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Globalization did not collapse amid Covid-19. That is the conclusion of the latest report from DHL / New York University on globalization, which annually provides a deep insight into data on the global flow of trade, capital, information and people. It’s always a good finger on the wind when it comes to global connectivity, and it will put a lot of FT folks at ease.
First, while connectivity decreased a bit in 2020, the authors say it will increase by the end of 2021. This is in part because the US and China still need each other – trade between the two nations actually increased during the pandemic (although it must be said that it saw a sharp decline in 2019). Overall trade in goods is already at pre-pandemic levels, and while cross-border portfolio flows declined sharply in 2020, FDI increased in 2021.
One thing that surprised me was that while long distance trade in goods had increased (again, in part because China was providing so much of what the world needed amid Covid), the flow of digital information at a slower and post-growth rate longer-term trend has returned sharply at the onset of the pandemic.
This is counter-intuitive. It was assumed that the trade in goods would be much more regionalized. This is due to issues with monopoly power, supply chain issues, emissions costs, and geopolitics. There is also a desire to link production and consumption in new industrial systems based on resilience rather than efficiency. (See my article here on why production is still important to most superpowers.) Dan Breznitz ‘book Innovation in real places also does a good job of saying why this is so important.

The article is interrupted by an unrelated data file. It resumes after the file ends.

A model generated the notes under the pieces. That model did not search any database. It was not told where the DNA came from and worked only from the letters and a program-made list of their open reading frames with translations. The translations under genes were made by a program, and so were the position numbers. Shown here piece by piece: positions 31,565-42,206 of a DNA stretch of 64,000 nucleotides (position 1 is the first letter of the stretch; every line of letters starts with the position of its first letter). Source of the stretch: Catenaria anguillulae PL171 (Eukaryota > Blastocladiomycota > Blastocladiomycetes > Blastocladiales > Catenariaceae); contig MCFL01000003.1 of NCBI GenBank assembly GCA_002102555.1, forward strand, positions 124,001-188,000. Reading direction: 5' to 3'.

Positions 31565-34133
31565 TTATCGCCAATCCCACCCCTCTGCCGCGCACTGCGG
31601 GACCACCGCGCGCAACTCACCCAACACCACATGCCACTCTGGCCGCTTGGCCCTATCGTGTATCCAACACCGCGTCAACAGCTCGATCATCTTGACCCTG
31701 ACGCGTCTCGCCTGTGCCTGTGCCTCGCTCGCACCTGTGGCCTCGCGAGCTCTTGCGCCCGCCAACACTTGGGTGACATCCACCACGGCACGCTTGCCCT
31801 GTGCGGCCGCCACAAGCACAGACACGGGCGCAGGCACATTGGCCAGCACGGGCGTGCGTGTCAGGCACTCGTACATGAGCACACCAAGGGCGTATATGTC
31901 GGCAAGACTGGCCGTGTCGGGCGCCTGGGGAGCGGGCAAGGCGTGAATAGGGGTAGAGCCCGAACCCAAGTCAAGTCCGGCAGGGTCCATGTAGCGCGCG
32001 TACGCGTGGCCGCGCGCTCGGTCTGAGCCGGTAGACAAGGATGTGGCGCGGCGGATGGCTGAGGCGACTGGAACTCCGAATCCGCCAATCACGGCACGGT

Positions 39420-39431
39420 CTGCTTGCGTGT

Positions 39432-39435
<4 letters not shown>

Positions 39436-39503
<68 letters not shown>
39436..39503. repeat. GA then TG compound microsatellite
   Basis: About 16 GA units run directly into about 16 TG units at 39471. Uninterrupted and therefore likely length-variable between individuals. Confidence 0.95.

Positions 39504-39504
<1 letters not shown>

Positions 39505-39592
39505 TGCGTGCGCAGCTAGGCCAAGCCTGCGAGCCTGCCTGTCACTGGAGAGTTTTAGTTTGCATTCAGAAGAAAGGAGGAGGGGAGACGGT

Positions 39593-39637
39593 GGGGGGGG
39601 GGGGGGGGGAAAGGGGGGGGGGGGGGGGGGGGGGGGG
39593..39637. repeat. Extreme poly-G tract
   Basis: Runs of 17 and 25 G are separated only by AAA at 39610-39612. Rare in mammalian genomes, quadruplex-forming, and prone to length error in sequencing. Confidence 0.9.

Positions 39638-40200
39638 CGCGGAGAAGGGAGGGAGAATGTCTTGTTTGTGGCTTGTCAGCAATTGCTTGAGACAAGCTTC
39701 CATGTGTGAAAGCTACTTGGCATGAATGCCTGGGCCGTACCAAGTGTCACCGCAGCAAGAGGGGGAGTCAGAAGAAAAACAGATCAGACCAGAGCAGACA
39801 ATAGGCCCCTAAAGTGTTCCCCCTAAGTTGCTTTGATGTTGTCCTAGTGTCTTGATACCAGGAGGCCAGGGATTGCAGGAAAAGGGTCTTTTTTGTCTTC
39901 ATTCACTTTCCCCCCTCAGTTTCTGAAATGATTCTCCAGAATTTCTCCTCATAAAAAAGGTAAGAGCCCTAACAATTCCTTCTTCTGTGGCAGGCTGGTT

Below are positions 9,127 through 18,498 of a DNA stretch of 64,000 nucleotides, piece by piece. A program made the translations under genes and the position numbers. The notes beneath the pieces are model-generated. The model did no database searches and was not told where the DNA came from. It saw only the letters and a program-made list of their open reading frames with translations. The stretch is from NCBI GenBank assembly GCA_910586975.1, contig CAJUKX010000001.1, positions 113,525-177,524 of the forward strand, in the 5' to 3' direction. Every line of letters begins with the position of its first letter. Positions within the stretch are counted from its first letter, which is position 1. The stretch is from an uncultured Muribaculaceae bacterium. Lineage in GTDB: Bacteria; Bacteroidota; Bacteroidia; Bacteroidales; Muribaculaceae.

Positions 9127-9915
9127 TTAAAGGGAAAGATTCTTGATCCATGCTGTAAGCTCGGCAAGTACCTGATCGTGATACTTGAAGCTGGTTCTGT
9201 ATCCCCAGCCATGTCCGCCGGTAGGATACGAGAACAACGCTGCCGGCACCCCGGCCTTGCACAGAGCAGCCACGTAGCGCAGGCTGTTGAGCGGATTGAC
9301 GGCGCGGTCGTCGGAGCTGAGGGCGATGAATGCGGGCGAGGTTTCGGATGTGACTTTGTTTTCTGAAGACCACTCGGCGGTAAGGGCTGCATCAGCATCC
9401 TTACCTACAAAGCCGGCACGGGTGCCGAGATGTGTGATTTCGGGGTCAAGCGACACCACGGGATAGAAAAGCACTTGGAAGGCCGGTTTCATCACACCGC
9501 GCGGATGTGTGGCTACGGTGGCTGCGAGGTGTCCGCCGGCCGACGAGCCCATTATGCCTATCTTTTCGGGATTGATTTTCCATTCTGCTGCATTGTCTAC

But everyone thought that the flow of information across borders would continue to grow exponentially, as it has in recent years. Read my colleague Gillian Tett’s column last year in which she wrote about why reports of the death of globalization have been grossly exaggerated.
The crackdown on both capital and data between the US and China may create the start of a splinter web. The global regulation of the technology giants in so many regions, countries and states could also have an impact. Cross-border data flow is becoming increasingly difficult as different regulatory systems evolve.
It’s also worth noting that some of the regionalization of trade, which is particularly happening in areas like semiconductor foundry manufacturing, could be a decade-long process. Building, let alone better dismantling, takes time.
I suspect that the survey could show a bit more regionalization in the next year, especially if we continue to diverge between emerging and rich countries in the post-Covid economy, different regimes in technology and trade worldwide, more travel restrictions and an ongoing adjustment of the supply chain see.
Ed, what’s your bet? And I’m curious to see if you have your own soft metrics or personal anecdotes that you would call upon to illustrate your point of view on the state of globalization today?
This week’s Gillian’s article on how congressional sausage-making can end in wrong legislation for the right reasons is a cautionary story for Washington and Wall Street.